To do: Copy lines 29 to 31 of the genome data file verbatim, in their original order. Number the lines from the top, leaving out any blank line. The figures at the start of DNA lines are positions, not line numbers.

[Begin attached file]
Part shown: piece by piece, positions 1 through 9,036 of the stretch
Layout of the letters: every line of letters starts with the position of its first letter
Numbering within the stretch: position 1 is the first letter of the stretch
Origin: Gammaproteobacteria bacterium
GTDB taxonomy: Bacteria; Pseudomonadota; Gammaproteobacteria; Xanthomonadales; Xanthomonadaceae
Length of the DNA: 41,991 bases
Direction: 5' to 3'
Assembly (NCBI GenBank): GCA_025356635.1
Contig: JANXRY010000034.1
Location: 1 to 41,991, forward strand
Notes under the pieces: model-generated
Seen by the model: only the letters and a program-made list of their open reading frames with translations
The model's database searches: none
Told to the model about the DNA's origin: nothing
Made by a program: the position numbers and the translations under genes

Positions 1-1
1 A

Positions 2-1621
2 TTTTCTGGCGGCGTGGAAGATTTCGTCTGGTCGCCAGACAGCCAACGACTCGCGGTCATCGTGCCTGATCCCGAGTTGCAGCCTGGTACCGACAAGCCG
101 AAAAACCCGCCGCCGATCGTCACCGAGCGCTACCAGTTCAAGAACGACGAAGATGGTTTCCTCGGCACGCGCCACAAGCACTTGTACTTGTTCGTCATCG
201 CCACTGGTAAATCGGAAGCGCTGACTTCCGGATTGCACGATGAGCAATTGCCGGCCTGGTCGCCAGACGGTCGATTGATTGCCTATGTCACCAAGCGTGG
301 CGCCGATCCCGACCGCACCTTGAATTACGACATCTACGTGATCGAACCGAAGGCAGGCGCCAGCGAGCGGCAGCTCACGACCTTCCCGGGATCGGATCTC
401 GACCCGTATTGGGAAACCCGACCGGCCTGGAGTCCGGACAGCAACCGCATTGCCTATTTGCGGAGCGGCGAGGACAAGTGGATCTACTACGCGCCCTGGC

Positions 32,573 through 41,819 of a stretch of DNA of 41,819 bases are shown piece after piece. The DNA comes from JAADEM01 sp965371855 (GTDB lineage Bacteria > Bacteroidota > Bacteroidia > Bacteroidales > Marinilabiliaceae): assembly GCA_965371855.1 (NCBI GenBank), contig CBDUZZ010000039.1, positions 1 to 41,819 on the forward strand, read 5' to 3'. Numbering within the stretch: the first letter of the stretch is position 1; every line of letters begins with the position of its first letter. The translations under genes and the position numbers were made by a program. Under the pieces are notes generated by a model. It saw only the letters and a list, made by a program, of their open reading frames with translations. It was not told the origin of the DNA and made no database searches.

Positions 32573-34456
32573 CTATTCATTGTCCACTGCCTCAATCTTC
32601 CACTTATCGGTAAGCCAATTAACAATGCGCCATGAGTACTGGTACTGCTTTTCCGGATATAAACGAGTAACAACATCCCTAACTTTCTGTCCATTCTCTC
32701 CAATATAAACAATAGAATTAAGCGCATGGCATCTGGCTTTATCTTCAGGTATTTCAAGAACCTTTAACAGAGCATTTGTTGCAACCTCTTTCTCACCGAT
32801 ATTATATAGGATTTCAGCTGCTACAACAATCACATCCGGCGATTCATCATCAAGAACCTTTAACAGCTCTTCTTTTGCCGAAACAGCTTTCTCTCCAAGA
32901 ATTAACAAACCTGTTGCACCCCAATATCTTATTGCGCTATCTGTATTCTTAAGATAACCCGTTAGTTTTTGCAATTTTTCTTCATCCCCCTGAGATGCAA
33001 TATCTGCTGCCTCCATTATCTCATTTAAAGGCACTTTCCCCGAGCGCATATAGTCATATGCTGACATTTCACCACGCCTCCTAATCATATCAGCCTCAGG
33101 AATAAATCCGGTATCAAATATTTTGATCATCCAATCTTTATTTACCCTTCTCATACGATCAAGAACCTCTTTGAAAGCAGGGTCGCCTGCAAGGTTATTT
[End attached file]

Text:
32801 ATTATATAGGATTTCAGCTGCTACAACAATCACATCCGGCGATTCATCATCAAGAACCTTTAACAGCTCTTCTTTTGCCGAAACAGCTTTCTCTCCAAGA
32901 ATTAACAAACCTGTTGCACCCCAATATCTTATTGCGCTATCTGTATTCTTAAGATAACCCGTTAGTTTTTGCAATTTTTCTTCATCCCCCTGAGATGCAA
33001 TATCTGCTGCCTCCATTATCTCATTTAAAGGCACTTTCCCCGAGCGCATATAGTCATATGCTGACATTTCACCACGCCTCCTAATCATATCAGCCTCAGG